Could you illustrate a multiple EHR scenario using FHIR, including the aspect of trust and governance?
Answer from HL7 FHIR Governance Board Co-Chair and Corepoint Health CTO Dave Shaver:
Great question. I think one of the things that’s really clear is we just can’t willy nilly allow different applications to talk to one another. This is one of the challenges we have on the high cycle — the expectations that we’re magically going to be able to extract data from anywhere, anytime.
I think the short answer is that governance is an issue with FHIR that’s yet to be solved. Today, the answer for trust is to use OAuth 2.0 and basically punt it back to the EHRs. If a provider has a cloud environment and they have an EHR at one facility and other EHRs at another facility, you can imagine, from a technical standpoint, of going through the cloud to pull information or access information from one place and pulling it to another location.
What is to be developed is that governance and that trust framework for how the API on one application knows that the user on another application is authorized to gain access to the information they’re querying. The way that has been focused today is that it is the responsibility of the application to provide that control in the EMR.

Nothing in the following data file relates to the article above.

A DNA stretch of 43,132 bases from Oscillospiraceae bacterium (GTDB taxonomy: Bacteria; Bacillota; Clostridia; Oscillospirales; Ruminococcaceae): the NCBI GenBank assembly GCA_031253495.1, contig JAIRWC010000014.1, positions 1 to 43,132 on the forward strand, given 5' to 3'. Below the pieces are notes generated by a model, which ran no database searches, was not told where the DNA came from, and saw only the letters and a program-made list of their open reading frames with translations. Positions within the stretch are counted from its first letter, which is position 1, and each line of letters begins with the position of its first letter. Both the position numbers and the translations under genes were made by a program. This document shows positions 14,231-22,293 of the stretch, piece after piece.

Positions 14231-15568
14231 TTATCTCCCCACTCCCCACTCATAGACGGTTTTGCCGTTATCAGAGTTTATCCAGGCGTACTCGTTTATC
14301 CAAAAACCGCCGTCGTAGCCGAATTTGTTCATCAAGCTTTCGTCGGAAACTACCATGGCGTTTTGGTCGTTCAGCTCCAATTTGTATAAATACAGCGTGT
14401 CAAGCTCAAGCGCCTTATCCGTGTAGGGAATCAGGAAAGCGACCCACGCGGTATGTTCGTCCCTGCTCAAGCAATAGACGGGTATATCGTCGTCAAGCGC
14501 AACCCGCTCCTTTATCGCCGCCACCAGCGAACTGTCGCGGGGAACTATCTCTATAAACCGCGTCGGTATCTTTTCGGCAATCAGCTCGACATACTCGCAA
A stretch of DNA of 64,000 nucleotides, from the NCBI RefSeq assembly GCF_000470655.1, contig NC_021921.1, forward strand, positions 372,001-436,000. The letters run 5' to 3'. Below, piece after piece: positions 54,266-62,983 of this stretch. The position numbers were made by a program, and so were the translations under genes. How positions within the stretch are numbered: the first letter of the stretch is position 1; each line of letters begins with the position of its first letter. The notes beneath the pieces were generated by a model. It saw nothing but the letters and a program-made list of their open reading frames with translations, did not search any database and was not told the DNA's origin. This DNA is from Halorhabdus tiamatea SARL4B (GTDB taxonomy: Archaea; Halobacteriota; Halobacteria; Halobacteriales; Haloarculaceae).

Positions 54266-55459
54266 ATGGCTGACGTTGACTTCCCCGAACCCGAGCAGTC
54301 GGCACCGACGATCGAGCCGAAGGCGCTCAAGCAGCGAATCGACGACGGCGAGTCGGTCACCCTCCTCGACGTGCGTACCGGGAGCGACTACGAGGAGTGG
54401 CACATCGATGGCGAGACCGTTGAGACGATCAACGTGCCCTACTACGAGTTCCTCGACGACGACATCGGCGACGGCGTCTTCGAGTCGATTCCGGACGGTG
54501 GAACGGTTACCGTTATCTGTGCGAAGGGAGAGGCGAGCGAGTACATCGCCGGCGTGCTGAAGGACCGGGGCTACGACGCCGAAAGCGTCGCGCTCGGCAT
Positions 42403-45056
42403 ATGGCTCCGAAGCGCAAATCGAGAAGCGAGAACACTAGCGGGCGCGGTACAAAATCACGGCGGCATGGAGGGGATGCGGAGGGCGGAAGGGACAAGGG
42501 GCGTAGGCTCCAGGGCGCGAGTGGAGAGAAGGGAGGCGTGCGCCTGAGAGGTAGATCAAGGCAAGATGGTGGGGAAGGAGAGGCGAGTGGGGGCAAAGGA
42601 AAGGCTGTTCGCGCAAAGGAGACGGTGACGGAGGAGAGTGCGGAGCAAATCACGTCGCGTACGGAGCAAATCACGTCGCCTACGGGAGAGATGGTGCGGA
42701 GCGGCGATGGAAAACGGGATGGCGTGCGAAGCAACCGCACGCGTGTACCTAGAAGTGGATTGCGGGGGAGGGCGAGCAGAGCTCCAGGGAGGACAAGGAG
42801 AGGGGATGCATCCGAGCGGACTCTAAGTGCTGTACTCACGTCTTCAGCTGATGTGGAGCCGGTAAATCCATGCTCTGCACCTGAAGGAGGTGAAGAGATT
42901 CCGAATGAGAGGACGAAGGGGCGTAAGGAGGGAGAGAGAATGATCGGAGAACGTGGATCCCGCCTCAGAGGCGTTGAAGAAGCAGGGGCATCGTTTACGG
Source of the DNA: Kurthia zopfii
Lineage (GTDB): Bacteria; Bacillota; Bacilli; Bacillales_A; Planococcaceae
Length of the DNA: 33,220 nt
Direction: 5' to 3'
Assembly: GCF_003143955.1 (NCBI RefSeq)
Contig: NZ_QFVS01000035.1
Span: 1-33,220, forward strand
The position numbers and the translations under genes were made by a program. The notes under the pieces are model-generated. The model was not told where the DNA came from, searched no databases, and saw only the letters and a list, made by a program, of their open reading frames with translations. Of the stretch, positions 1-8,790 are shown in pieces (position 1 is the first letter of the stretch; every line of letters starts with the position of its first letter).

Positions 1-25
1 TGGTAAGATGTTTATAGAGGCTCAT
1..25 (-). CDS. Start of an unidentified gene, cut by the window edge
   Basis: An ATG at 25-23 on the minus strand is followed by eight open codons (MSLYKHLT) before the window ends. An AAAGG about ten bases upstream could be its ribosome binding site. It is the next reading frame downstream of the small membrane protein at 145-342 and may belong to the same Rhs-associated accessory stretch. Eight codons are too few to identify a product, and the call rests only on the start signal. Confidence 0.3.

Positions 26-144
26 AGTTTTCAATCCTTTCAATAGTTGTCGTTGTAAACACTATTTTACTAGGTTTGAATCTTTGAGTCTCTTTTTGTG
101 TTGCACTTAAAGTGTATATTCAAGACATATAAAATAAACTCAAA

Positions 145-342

Today’s solution is that we use an HIE with a sharing platform. We don’t use FHIR; instead, the approach is that we take documents and we push them into a database in the sky. Facilities are then able to pull those documents back. I think that concept will be leveraged as part of FHIR. But we haven’t gotten there yet.
The first phase of FHIR will be: How do we get these applications inside my four walls that already have trust established to talk to one another?